We escape with our lives, and the clothes we are standing up in (which, given that we were lounging about at home, are likely to be extremely tattered and disreputable). Then what? Sure, the money in the bank is safe, but all the paperwork proving that it belongs to me, and all methods of accessing it (check books, ATM cards) just went up in flames. All my clothes (which include a few superlative sarees i have collected over the last 20 years, Ouch!) are gone – but one can buy more clothes if one can access the money. Furniture, knick-knacks, random clutter collected from living, is dispensable and easily replaceable. More traumatic to lose would be my hundreds of books, gut wrenchingly painful thought, but that too can be replaced with a little money and time.

The problem would be losing a bunch of other irreplaceable or difficult to replace stuff. For instance my computers, and their backups, which contain all my work, my writing- professional and personal, digital versions of my sketches and paintings, my photographs (which include pictures of my loved ones, and my baby – from her birth onwards- which is an added loss), my ebooks (about 1000 of them), the gallows for my next book, important documents and accounts of my firm, and so much more. Most of it is irreplaceable, some of it truly very difficult to replace.

Then there are the papers. Passports, birth certificates and degrees, insurance policies, work related documents, tax and investment related paperwork, bank documents and documents related to safety deposit box, in short, every single paper that proves who I am and what I have. My entire life, and all my assets. I realised not only that I, and anyone else, can lose all of this in one fell swoop, but I have no idea what it would mean in the long run. I have no idea whether any of this can be replaced, or how to go about replacing it. I have no idea what happens with the stuff that can’t be replaced.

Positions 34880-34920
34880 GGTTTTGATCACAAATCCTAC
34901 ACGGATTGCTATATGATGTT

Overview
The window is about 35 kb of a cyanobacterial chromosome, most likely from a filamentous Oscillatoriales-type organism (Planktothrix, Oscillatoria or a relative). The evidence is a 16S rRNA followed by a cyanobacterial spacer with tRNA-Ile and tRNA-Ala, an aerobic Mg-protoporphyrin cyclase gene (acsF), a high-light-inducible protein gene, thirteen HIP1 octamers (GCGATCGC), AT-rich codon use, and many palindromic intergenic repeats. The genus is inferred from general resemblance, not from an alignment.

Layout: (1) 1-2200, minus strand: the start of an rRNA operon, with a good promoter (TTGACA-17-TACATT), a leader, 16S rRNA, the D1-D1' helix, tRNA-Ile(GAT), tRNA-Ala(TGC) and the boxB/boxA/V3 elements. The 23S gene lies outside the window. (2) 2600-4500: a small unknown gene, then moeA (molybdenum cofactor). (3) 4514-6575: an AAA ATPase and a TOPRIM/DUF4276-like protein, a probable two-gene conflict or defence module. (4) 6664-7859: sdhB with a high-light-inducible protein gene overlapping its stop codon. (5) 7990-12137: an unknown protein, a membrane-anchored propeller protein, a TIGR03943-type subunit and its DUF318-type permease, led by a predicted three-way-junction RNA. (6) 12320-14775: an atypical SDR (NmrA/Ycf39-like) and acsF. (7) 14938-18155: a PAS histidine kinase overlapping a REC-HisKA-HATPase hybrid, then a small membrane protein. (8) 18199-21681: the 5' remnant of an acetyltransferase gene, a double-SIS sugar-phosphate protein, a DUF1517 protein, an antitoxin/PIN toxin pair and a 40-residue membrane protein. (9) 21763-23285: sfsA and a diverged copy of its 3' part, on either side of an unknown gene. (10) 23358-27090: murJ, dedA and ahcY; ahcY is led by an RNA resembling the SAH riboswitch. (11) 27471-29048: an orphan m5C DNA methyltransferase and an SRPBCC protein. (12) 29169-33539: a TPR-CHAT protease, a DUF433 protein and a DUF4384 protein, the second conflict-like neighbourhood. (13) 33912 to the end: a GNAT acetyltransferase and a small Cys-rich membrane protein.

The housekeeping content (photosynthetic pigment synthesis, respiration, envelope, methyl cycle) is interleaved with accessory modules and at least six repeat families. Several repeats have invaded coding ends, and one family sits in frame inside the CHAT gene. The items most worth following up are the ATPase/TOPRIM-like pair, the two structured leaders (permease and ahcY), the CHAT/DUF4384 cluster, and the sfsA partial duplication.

SCARY! Without a wake up call like a close shave, how many of us bother to think about these things? Oblivious as we are in our daily grind, when do we even realise that something like this is worth thinking about? My “take-away” from this incident is simple. I am going to find out about how to replace each of these papers, and what and how long that takes. I am also creating multiple back-ups of backups – external hard disks, photocopies – and stashing them with others, with parents, trusted friends. This should at least make sure that even if I have to walk out of my home forever, at a moment’s notice, the important stuff is already safe.

Tuesday, August 5, 2014

TOTALLY off-track, for a friend.

Classical engineering courses for the CSE curriculum (WBUT as well as others), as well as programming courses, from the comfort and convenience of home, VIA Google Hangout. Initial offering includes Python and Ruby on Rails as well as Microprocessors & Microcontrollers. interested parties please contact 

(Debasis Das received his BE degree in Electronics Engineering from the Jadavpur University, Kolkata in 1968. His M Tech was from IIT, Kanpur in Electrical Engineering (Computer Science Major) in 1979. Debasis worked in DRDO for sixteen years and twenty two years in the Indian Software Industry working with software industry majors like the HCL, PCS, Rolta (twice), Neilsoft, Genesys International and technology companies like DG2L technologies(twice), Zintec Software, Parsec Technologies( US stint), Global Edifice, etc. He was head of Computer Science and IT departments at Mallabhum Institute of Technology, Bishnupur, W Bengal (2009 – 2011) and Dean Academics at SR Group of Institutions, Jhansi (2012). He has two textbooks to his credit. One on Microprocessor based design in old media and one on project Management, a text for Kindle e-reader. He has more than a dozen publications internationally and nationally and a couple of hundred articles on the Internet (check out consultdebasis. com).)